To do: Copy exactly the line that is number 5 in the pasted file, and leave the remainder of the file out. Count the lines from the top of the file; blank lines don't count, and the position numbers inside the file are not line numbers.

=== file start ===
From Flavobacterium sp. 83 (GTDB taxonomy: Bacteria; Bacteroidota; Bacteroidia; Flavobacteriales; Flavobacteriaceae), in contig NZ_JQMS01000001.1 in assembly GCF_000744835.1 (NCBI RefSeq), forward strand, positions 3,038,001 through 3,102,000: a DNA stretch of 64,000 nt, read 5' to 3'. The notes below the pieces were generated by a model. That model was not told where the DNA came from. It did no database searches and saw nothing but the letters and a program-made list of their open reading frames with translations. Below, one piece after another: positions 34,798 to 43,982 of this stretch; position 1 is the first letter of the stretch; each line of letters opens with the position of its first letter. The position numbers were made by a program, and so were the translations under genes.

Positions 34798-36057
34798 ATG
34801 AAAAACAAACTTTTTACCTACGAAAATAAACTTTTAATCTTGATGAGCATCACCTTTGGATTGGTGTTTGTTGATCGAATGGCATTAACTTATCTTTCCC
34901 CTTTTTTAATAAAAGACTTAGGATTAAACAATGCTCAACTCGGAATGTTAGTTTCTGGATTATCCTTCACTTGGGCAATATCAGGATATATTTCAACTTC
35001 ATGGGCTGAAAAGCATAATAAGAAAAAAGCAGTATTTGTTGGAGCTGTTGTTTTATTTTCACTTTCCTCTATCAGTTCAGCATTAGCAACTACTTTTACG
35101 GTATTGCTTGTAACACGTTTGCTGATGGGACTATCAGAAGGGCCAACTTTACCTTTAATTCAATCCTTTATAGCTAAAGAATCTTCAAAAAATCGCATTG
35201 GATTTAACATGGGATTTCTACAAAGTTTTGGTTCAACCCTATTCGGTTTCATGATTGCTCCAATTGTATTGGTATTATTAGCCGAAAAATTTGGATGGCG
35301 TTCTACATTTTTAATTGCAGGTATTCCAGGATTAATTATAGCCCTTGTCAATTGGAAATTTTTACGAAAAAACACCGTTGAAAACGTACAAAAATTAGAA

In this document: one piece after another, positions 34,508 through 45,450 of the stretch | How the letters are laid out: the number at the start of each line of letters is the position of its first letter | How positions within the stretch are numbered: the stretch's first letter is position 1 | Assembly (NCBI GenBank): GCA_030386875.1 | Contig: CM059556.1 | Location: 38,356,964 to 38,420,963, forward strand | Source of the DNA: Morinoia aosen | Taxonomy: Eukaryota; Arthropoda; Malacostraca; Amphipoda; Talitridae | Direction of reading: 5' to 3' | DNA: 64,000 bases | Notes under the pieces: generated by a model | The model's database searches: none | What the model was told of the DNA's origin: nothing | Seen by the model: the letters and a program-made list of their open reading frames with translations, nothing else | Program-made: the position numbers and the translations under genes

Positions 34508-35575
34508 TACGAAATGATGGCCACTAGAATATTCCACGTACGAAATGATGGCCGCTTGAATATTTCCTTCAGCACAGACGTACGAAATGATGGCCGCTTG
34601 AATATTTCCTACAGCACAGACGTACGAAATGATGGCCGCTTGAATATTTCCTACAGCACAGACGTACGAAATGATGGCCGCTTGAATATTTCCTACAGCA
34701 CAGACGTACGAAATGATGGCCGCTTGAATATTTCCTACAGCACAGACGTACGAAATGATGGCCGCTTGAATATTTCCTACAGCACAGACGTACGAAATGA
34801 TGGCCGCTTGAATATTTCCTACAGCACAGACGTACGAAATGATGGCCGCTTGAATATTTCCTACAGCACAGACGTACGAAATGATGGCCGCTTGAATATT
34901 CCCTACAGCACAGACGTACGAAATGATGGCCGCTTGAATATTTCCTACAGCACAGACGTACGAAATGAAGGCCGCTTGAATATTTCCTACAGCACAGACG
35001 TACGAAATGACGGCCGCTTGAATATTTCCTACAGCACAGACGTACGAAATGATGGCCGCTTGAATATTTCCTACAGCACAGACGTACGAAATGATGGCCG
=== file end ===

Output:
34901 CTTTTTTAATAAAAGACTTAGGATTAAACAATGCTCAACTCGGAATGTTAGTTTCTGGATTATCCTTCACTTGGGCAATATCAGGATATATTTCAACTTC